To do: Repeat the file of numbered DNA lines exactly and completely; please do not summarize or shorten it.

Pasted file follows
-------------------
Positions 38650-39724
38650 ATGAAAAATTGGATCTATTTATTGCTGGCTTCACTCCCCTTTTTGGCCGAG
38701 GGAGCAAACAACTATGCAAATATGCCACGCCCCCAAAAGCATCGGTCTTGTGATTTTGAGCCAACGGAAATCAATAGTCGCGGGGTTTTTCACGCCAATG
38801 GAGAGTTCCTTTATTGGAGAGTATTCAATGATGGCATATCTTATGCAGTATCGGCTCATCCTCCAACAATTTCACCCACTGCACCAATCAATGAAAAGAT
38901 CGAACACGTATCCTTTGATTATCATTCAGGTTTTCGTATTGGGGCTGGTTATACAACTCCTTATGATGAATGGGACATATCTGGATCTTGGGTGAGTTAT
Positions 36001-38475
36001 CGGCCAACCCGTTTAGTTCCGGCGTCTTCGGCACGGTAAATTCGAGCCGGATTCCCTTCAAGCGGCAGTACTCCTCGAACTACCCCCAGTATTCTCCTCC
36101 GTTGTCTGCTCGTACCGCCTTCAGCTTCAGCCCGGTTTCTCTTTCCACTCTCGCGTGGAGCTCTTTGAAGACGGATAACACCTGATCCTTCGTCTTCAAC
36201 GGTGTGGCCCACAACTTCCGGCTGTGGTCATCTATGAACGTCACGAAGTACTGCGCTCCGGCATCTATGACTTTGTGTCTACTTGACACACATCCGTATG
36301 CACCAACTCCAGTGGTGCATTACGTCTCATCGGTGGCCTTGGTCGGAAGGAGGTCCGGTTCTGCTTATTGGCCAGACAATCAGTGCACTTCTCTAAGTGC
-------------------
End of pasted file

Positions 38650-39724
38650 ATGAAAAATTGGATCTATTTATTGCTGGCTTCACTCCCCTTTTTGGCCGAG
38701 GGAGCAAACAACTATGCAAATATGCCACGCCCCCAAAAGCATCGGTCTTGTGATTTTGAGCCAACGGAAATCAATAGTCGCGGGGTTTTTCACGCCAATG
38801 GAGAGTTCCTTTATTGGAGAGTATTCAATGATGGCATATCTTATGCAGTATCGGCTCATCCTCCAACAATTTCACCCACTGCACCAATCAATGAAAAGAT
38901 CGAACACGTATCCTTTGATTATCATTCAGGTTTTCGTATTGGGGCTGGTTATACAACTCCTTATGATGAATGGGACATATCTGGATCTTGGGTGAGTTAT
Positions 36001-38475
36001 CGGCCAACCCGTTTAGTTCCGGCGTCTTCGGCACGGTAAATTCGAGCCGGATTCCCTTCAAGCGGCAGTACTCCTCGAACTACCCCCAGTATTCTCCTCC
36101 GTTGTCTGCTCGTACCGCCTTCAGCTTCAGCCCGGTTTCTCTTTCCACTCTCGCGTGGAGCTCTTTGAAGACGGATAACACCTGATCCTTCGTCTTCAAC
36201 GGTGTGGCCCACAACTTCCGGCTGTGGTCATCTATGAACGTCACGAAGTACTGCGCTCCGGCATCTATGACTTTGTGTCTACTTGACACACATCCGTATG
36301 CACCAACTCCAGTGGTGCATTACGTCTCATCGGTGGCCTTGGTCGGAAGGAGGTCCGGTTCTGCTTATTGGCCAGACAATCAGTGCACTTCTCTAAGTGC